Pastner's future at Georgia Tech in question after losing season


ATLANTA (AP) — Josh Pastner is facing an uncertain future as Georgia Tech's basketball coach after another losing season and few signs of progress in the Atlantic Coast Conference program.

The Yellow Jackets capped a 15-19 campaign Wednesday with an 89-81 loss to Pittsburgh in the second round of the ACC Tournament at Greensboro, North Carolina.

Pastner was asked if he expected to be retained for an eighth season with the Atlanta school.

“I hope to be at Georgia Tech,” he said. “I love Georgia Tech. I love my job. I have a real passion for it, and I believe in it.”

In the end, Georgia Tech President Angel Cabrera and athletic director J Batt, who has only been on the job since October, will make the call.

“They’re in charge, so whatever they say, they’re in charge,” Pastner said. “I hope I can continue to be at Georgia Tech.”

His best season was a surprising run to the ACC Tournament championship during the pandemic-marred 2020-21 season, which also marked Georgia Tech's lone NCAA appearance in the past 13 seasons. They were knocked out by Loyola in their opening game.

The Yellow Jackets, once one of the ACC's top programs, haven't won an NCAA postseason game since 2010.

Pastner left Memphis to take over at Georgia Tech in 2016, following Brian Gregory's forgettable five-year tenure.

Pastner's reputation as a high-level recruiter was supposed to raise the Yellow Jackets' talent level, but he has rarely landed a heralded recruit during his time in Atlanta.

His record at Georgia Tech is 109-113, including a 51-77 mark in the ACC.

“Look, I would tell you that when I got the job, they told me when I came in, and I met with everybody, that it’s going to be ... starting from ground zero,” said the 45-year-old Pastner, clearly lobbying for his job. “And they said you’re going to lose so much your first three or four years that you’re going to -- we’ve got to have someone that’s going to be ultra-positive because you’re going to lose so much.”

Pastner was just 31 when he took over at Memphis for John Calipari in 2009.

The Tigers kept right on winning, going 130-44 with four NCAA Tournament appearances over Pastner's first five seasons.

But the program dipped his final two years, posting a 37-29 mark while failing to make the NCAAs. When Georgia Tech came looking for Gregory's successor, Pastner jumped at the chance.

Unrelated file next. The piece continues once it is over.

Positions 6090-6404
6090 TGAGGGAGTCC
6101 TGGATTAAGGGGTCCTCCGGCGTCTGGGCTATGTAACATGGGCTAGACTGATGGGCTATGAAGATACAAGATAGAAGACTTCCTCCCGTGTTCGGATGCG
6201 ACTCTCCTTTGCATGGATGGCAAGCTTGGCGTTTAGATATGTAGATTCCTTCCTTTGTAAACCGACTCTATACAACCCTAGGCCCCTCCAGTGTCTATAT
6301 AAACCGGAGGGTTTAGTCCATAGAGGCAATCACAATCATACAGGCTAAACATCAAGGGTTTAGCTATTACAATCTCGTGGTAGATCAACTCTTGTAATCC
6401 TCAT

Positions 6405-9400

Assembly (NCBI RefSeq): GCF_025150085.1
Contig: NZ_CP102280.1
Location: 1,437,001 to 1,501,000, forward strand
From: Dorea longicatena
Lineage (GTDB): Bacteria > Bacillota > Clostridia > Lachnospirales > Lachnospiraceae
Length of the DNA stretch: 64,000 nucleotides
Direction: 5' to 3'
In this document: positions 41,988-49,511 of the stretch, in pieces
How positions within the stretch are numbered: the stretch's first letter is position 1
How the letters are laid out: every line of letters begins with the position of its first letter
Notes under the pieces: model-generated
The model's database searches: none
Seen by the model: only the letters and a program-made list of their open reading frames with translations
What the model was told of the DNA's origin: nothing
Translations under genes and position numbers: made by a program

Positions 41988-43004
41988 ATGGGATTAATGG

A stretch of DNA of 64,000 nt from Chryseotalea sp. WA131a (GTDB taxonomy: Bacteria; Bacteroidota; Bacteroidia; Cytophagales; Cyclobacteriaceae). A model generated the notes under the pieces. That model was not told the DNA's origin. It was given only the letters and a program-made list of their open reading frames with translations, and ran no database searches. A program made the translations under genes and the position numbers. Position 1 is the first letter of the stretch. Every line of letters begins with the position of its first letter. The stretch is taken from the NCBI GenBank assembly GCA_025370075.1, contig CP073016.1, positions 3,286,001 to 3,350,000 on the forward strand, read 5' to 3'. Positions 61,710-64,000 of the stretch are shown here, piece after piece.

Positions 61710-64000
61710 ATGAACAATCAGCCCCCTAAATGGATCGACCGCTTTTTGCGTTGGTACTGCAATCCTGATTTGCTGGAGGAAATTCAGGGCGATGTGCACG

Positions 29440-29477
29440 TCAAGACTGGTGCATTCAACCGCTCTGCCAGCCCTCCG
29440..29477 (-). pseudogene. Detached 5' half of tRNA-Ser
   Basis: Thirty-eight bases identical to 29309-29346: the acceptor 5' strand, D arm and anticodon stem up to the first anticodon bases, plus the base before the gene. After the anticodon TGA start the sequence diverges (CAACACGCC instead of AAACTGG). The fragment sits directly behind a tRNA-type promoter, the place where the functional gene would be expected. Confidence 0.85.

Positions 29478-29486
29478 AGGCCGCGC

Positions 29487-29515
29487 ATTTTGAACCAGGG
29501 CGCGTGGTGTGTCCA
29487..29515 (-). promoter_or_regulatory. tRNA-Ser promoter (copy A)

“Initially they told me they didn’t know if I could handle it because at Memphis, we had won a lot of games,” Pastner recalled. “I said, ‘No, I’m excited about the rebuild.’”

There were finally indications of progress in his fifth season, when the Yellow Jackets made that one-and-done NCAA appearance.

But they slumped to 12-20 last season, including a 5-15 mark in conference play.

This season, Georgia Tech got off to dismal start in the ACC, dropping 12 of their first 13 league contests — including a nine-game losing streak.

Pastner's team rallied late in the year. The Yellow Jackets won six of their final eight regular-season games, though that was only good enough for a 6-14 mark in the ACC. Then, they knocked off Florida State 61-60 in the opening round of the conference tournament.

Will the strong finish be enough for Pastner to keep his job? Especially when attendance at McCamish Pavilion has plummeted the last two years?

Pastner's tenure has also been marred by NCAA sanctions linked to a former friend who was accused of recruiting violations. Georgia Tech accepted a postseason ban in 2020, when the season shut down anyway because of COVID-19, and some of its sanctions were overturned on appeal.

Potentially working in Pastner's favor: The athletic program has struggled financially and is paying a hefty buyout to Geoff Collins, who was fired early last season in just his fourth year as Georgia Tech's football coach.

Then again, Cabrera showed he was willing to dump a coach who wasn't getting the job done.

Pastner hopes to get one more year to build on the success of the past month.

“We’ve really finished really well this year,” he said. “I wish we started better.”